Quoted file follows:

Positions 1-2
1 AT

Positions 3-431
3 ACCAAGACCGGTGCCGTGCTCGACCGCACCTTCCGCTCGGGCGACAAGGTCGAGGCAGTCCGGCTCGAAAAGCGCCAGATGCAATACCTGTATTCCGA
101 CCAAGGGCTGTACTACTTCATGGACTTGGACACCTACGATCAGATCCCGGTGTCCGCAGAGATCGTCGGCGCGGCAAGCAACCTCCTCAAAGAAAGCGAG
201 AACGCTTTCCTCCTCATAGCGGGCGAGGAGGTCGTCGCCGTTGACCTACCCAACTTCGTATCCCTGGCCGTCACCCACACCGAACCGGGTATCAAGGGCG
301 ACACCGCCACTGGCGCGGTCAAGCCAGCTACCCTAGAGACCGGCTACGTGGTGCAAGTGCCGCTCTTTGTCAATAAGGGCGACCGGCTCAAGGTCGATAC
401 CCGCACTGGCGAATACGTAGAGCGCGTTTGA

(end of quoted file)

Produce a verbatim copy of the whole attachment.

Positions 1-2
1 AT

Positions 3-431
3 ACCAAGACCGGTGCCGTGCTCGACCGCACCTTCCGCTCGGGCGACAAGGTCGAGGCAGTCCGGCTCGAAAAGCGCCAGATGCAATACCTGTATTCCGA
101 CCAAGGGCTGTACTACTTCATGGACTTGGACACCTACGATCAGATCCCGGTGTCCGCAGAGATCGTCGGCGCGGCAAGCAACCTCCTCAAAGAAAGCGAG
201 AACGCTTTCCTCCTCATAGCGGGCGAGGAGGTCGTCGCCGTTGACCTACCCAACTTCGTATCCCTGGCCGTCACCCACACCGAACCGGGTATCAAGGGCG
301 ACACCGCCACTGGCGCGGTCAAGCCAGCTACCCTAGAGACCGGCTACGTGGTGCAAGTGCCGCTCTTTGTCAATAAGGGCGACCGGCTCAAGGTCGATAC
401 CCGCACTGGCGAATACGTAGAGCGCGTTTGA